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Tabula Rasa

Tabula Rasa

Grandfather's Clock

by Steven C. Caldwell

First Appeared in Burnt Toast#9, 1991

...but it stopped short
never to go again when the old man died.
Ninety years with that thundering,

Polly wakes to the chimes.

She hates the clock but dare not touch it. No. Not ever, ever. Forever and a day.

Missy Anna lies all floppsy but is quickly safe and happy. The two little girls are snuggly warm in the cold, ugly upstairy room.

His life seconds numbering,

Carol and Mike strip paper from the walls. It's sort of an old fashioned floral print like you see in magazines about interior decoration. They call it Federation design. Definitely pre 1914.

They like the house. A bit too much Carol says that's why they let it get all over them -- clothes, hair, eyes, ears.

But it stopped...

Missy Anna grows all grumbly. Polly's tummy's grumbly too.

Ever so.

Where is papa with the tea. We cannot see him through the pane, and the glass is frightful.

Hopscotch is fun but we have no chalk and Missy would rather have cake.


Old doors always promise secrets, Carol says. Inevitably there are keys that you own which have no locks. At first. They see the door through the old plaster and you can see on their faces that they are thinking of the top draw in the kitchen cupboard.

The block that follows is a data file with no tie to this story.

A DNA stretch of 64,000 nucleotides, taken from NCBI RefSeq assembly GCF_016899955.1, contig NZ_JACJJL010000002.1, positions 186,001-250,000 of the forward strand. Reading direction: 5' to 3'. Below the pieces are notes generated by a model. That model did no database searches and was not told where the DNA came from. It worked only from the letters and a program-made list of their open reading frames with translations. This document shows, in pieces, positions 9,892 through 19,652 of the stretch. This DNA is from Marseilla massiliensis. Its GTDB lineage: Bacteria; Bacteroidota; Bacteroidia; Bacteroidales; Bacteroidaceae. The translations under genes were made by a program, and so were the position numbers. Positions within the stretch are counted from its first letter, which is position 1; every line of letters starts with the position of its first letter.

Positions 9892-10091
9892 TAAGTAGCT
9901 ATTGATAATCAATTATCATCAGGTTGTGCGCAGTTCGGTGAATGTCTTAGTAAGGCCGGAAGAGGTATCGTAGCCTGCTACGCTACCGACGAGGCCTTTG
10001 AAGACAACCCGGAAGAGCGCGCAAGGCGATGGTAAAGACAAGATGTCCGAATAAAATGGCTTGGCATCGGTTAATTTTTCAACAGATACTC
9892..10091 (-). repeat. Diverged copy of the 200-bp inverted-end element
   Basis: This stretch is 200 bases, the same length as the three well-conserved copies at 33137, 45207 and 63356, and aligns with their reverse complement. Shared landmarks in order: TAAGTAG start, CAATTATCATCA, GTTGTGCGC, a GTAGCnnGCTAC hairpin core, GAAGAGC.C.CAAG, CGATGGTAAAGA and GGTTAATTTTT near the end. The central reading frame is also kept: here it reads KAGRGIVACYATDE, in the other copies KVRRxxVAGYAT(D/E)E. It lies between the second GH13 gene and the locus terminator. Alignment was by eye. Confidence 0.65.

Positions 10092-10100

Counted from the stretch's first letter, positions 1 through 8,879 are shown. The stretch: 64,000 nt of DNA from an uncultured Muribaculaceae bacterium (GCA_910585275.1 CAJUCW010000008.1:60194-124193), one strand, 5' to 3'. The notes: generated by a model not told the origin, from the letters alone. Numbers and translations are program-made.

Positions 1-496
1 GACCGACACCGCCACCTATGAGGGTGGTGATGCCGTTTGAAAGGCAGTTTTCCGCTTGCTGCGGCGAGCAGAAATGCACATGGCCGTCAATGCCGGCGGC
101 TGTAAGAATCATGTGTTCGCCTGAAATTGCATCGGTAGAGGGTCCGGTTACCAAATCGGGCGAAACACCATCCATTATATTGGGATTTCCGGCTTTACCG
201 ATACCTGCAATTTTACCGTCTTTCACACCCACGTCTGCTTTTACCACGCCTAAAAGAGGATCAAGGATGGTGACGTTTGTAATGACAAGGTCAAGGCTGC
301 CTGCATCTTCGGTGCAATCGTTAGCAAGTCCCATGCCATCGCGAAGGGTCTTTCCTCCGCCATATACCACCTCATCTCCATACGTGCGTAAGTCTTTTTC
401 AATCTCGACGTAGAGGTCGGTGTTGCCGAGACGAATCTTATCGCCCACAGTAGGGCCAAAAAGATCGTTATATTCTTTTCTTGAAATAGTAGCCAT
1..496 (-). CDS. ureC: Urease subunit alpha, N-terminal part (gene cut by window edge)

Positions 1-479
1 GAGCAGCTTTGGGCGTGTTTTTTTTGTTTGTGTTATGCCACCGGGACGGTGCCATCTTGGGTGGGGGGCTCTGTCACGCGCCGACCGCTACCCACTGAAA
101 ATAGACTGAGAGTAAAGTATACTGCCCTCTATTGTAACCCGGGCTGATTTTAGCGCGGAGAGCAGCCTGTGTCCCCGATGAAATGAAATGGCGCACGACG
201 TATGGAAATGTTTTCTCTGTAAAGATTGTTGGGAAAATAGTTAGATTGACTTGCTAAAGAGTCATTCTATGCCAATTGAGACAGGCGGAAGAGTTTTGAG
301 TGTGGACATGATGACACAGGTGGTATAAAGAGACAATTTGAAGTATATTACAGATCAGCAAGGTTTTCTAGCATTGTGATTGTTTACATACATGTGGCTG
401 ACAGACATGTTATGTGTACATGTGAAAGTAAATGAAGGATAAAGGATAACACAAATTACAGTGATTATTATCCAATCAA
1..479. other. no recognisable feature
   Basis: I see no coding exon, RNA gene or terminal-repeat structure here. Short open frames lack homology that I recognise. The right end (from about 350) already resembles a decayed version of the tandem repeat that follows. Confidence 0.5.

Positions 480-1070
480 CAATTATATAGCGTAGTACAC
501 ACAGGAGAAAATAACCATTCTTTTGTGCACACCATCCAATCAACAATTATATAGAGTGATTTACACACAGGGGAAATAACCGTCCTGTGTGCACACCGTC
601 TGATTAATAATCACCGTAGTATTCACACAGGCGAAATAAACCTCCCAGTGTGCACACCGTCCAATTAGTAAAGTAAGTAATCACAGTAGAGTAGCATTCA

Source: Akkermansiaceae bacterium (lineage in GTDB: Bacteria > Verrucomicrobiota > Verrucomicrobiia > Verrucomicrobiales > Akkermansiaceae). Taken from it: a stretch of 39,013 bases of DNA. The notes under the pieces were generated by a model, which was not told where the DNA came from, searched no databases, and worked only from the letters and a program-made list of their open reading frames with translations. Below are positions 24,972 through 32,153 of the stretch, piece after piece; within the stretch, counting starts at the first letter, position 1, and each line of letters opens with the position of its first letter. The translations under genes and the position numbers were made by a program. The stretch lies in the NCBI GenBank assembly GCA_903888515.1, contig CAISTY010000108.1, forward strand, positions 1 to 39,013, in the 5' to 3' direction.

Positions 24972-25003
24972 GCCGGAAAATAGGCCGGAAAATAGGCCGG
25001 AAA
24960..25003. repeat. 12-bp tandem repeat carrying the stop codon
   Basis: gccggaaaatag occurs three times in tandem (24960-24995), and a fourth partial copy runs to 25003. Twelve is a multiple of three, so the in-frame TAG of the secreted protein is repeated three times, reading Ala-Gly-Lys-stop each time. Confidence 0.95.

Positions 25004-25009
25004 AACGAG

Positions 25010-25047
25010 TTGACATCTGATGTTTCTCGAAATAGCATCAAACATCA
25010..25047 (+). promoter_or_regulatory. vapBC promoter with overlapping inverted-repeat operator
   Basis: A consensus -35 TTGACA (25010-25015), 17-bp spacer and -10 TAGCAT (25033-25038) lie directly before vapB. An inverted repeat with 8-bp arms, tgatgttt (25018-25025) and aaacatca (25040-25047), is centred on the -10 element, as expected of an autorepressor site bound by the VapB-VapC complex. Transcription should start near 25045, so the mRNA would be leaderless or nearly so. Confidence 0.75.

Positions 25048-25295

never to go...

The clock goes on, doesn't it Missy, never ending. Pardon? No, Papa is coming. He's at the door with pound cake and tea. China plates and silver forks. But it's past teatime?

We shall have to ask him to say sorry.

Polly is skipping to the door.


The key turns carefully, but the door is slightly swollen so it sticks. It scrapes an arc in thick dust. It scrapes deeply.

Inside they see a room with an old rag doll in mildewed lace.

Near it a dirty mound of yellowed cloth.

The mound has ginger hair.

when the old man died.

It is never papa, Polly is saying as she lies down with Missy.

He must know it's past tea and we are so hungry.

Beside the mound is a broken mantle clock.

It hasn't worked for years.

Polly wakes to the chimes.


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